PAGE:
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Finnair cuts expectations, axes pilot incentives

The airline warns it now expects lower profits than last year and has taken the step of removing an incentive plan for its pilots.

As Finnair reports its latest quarterly results, it has also announced an end to a long-term incentive plan for its pilots to meet savings targets.

The incentive scheme has been in force for four years but it’s ceasing because savings targets are not being reached within an agreed timeframe set as a prerequisite for implementing it.

Finnair says that neither airline nor pilots have been able to find additional savings that can compensate for the difference.

The cancellation will have a positive effect on Finnair’s operating profit in 2018, it adds, as liabilities totalling around €11 million will be reversed in the fourth quarter.

Like other airlines, Finnair is under pressure from rising fuel prices and intensifying competition. Despite 8.9% growth in revenue in the third quarter to €801 million, it saw operating profit tumble by more than €10 million to €108 million.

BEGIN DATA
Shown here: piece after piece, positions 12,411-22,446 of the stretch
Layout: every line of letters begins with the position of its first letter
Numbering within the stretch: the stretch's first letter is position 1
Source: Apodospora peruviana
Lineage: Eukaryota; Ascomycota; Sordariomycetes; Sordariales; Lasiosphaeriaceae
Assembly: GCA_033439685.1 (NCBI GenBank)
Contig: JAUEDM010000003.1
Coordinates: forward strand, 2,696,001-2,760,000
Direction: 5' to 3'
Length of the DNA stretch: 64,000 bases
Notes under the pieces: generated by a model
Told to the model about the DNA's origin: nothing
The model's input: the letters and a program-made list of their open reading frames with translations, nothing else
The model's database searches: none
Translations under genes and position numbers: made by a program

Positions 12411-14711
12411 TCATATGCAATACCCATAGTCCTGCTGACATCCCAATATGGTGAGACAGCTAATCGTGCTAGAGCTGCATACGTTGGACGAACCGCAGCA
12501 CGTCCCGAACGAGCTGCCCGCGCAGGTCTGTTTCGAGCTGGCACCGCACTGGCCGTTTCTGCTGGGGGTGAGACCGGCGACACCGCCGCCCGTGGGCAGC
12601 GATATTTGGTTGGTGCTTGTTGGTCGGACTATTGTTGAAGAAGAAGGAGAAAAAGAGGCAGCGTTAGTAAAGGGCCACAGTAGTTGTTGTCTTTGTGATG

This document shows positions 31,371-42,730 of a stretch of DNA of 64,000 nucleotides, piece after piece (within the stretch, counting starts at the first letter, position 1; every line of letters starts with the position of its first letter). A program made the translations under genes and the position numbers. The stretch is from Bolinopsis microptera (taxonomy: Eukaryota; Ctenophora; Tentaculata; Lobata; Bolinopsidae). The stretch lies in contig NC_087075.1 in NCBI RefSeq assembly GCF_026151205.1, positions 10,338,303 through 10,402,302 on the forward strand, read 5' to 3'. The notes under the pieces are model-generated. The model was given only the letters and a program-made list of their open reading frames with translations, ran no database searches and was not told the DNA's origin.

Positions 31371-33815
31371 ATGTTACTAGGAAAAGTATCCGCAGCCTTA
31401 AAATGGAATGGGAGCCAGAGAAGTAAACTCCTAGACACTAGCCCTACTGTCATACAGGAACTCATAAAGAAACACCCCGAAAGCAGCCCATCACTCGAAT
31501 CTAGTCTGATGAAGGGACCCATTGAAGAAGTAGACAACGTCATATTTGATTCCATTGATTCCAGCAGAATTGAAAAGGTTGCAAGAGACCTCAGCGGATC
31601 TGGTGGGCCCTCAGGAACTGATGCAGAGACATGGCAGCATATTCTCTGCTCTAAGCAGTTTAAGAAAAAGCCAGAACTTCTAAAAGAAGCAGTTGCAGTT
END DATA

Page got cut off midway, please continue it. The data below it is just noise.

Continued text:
The rising cost and competitive pressure is prompting the carrier to adjust its profit expectations for the year, down from its previous estimate for operating profit to be on a par with last year.

Finnair now expects that the result for 2018 will be less than last year’s profit of €170.4 million, hence the decision to terminate the pilots’ incentive scheme.

Multiple headwinds
Finnair experienced 11.5% growth in passenger numbers in the third quarter to 3.65 million. But CFO and interim CEO Pekka Vähähyyppä says in a comment in the quarterly report that the airline experienced some headwinds.

The exceptionally hot summer in Finland and right across northern Europe lowered the growth in demand for travel. Later, traffic was delayed and cancelled due to extreme weather in Asia and operational problems due to the late delivery of spare engine parts, he explains.

At the same time, a rapid increase in capacity combined with rising competition are pressuring the company’s earnings in the European market.

“However, our result was particularly affected by the increase in fuel costs,” Vähähyyppä says.

In its new guidance, Finnair estimates that its capacity is rising by more than 15% in 2018, with passenger volume expected to grow by 12-13% and revenue by 10-11%.

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